Stem. - One to four feet high, widely branching. Leaves. - Linear, sharply pointed. Flowers. - Bright purplish-pink, rather large. Calyx. - Five-toothed. Corolla. - One inch long, somewhat tubular, swelling above, with five more or less unequal, spreading lobes, often downy and spotted within. Stamens. - Four, in pairs, hairy. Pistil. - One.

In late summer and early autumn these pretty noticeable flowers brighten the low-lying ground along the coast and in the neighborhood of the Great Lakes. The sandy fields of New England and Long Island are oftentimes a vivid mass of color owing to their delicate blossoms. The plant varies somewhat in the size of its flowers and in the manner of its growth.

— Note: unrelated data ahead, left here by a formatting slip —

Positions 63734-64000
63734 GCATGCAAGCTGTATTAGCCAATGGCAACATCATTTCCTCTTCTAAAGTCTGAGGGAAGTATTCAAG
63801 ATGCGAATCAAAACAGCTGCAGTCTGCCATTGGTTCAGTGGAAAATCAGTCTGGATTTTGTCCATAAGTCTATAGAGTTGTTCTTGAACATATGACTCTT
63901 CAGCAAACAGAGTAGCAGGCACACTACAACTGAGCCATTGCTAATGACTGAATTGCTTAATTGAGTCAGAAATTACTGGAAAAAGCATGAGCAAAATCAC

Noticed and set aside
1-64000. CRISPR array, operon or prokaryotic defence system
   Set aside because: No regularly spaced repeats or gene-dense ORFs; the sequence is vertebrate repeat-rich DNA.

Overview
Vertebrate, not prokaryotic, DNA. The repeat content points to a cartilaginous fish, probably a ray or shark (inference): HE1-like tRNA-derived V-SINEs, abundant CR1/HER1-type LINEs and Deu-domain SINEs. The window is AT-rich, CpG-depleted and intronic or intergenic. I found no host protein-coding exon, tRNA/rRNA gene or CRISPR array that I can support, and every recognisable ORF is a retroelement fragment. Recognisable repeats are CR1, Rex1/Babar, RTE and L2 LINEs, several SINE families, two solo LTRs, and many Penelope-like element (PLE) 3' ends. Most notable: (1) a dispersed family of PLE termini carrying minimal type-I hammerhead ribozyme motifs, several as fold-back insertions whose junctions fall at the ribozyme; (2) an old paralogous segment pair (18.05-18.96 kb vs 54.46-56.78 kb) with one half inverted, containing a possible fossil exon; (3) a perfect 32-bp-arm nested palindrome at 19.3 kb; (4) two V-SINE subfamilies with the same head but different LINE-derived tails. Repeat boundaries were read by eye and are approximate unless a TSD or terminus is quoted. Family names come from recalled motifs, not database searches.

The little seaside gerardia, G.maritima, is from four inches to a foot high. Its smaller blossoms are also found in salt marshes.

The slender gerardia, G. tenuifolia, is common in mountainous regions. The leaves of this species are exceedingly narrow. Like the false foxglove (Pl. LIX.) and other members of this genus, these plants are supposed to be parasitic in their habits.